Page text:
Knight of Cups

"This film is an invitation to pay attention to life. If there's a better film this year, get ready for a very good year." - San Francisco Chronicle

“There’s something at once vividly familiar and strikingly different about Terrence Malick’s “Knight of Cups,” a feverish plunge into the toxic cloud of decadence swirling around a Los Angeles screenwriter gone to seed. Having made contemporary American life seem both recognizable and alien in “To the Wonder,” Malick now extends that film’s tender romantic ballet into a corrosive critique of Hollywood hedonism. There’s no denying this star-studded, never-a-dull-moment cinematic oddity represents another flawed but fascinating reframing of man’s place in the modern world. Absent the grand historical subjects of “The Thin Red Line” and “The New World,” or the cosmic glories of “The Tree of Life,” the director has turned his focus on attractively forlorn wanderers set adrift in the present day, pursued by a restless, roving handheld camera that blurs their visions, memories, private moments and encounters with others into one convulsive stream of consciousness.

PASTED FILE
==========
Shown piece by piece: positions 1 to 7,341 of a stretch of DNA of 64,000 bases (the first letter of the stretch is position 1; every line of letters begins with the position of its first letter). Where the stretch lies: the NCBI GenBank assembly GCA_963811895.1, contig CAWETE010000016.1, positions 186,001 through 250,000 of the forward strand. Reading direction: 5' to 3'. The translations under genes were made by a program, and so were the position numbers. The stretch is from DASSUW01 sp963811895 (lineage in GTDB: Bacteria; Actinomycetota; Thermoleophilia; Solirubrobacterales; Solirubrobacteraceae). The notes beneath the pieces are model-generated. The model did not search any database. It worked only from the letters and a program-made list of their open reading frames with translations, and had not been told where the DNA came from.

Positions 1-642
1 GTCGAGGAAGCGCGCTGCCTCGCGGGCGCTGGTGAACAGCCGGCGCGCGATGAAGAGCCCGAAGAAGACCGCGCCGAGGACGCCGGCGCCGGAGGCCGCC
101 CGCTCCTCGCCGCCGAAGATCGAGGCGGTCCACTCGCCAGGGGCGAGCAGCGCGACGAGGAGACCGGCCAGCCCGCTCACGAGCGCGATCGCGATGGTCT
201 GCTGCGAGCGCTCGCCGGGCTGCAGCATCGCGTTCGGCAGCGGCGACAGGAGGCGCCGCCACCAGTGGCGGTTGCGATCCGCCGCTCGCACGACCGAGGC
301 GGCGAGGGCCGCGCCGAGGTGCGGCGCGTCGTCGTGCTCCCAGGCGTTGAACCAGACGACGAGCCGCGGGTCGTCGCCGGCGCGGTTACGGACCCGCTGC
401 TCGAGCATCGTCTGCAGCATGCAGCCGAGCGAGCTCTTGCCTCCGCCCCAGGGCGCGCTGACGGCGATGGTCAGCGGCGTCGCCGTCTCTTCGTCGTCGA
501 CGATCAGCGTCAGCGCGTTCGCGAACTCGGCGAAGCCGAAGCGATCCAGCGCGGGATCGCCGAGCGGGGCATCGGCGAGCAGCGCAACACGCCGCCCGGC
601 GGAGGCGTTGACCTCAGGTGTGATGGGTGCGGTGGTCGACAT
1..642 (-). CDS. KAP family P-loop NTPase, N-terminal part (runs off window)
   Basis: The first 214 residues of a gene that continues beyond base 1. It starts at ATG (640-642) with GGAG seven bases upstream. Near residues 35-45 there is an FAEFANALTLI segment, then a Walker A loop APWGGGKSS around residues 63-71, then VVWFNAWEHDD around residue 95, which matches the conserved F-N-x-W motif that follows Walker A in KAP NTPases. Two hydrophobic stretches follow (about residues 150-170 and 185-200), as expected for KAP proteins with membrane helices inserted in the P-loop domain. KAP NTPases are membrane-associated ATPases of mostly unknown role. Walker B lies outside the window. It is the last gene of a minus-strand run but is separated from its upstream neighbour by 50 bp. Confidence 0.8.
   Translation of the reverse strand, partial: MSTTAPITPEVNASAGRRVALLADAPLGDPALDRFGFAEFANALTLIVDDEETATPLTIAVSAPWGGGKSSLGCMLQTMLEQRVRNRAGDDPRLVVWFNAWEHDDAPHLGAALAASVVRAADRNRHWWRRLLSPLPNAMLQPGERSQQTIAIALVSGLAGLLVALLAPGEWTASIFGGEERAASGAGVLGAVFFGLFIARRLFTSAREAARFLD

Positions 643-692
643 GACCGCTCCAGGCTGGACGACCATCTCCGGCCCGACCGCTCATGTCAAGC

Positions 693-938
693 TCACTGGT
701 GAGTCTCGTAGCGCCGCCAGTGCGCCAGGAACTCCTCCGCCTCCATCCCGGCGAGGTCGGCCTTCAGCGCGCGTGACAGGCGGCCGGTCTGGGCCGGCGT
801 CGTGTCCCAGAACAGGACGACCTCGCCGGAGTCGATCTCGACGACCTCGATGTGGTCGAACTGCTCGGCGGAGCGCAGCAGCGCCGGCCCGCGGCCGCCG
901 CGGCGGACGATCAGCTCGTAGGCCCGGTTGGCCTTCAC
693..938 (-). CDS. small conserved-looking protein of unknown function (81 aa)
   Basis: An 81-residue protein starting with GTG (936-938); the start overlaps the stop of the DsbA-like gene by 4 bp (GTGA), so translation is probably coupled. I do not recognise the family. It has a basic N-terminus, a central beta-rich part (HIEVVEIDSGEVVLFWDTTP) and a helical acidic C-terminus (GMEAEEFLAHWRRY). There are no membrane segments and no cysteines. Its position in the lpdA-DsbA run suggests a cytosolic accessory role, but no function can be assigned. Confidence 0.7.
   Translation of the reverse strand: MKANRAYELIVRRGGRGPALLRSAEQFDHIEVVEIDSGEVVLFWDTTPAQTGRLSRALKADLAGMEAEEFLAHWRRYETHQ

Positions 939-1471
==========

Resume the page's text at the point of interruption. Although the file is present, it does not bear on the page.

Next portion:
“Given how few filmmakers of Malick’s stature have made this kind of moral and spiritual inquiry so central to their work, it’s hard not to be taken with a movie that opens with an audio excerpt from “The Pilgrim’s Progress”, then pauses for some stunningly beautiful images of the aurora borealis as seen from outer space, before settling on the figure of a bedraggled-looking Christian Bale walking around a lonely desert landscape. A narrator recounts an ancient tale of a knight from the East who was sent westward by his father in search of a magnificent pearl, but drank from a fateful cup that caused him to fall into a deep slumber. We can safely infer that Bale’s character, Rick, is meant to be a latter-day stand-in for that knight, a Hollywood type who has embraced la dolce vita and lost his sense of self in the process.

“Unsurprisingly for a filmmaker who has steered clear of any conventional or commercially driven rubric over the course of his four-decade career, “Knight of Cups” reveals little interest in dissecting the industry at hand or providing any concrete insights into the art-making process. Malick remains concerned almost entirely with interior states; with the spiritual connections that are forged and ruptured between individuals; and with the grim consequences of a life lived in continual exposure to the world and its most corrupt elements. - Variety


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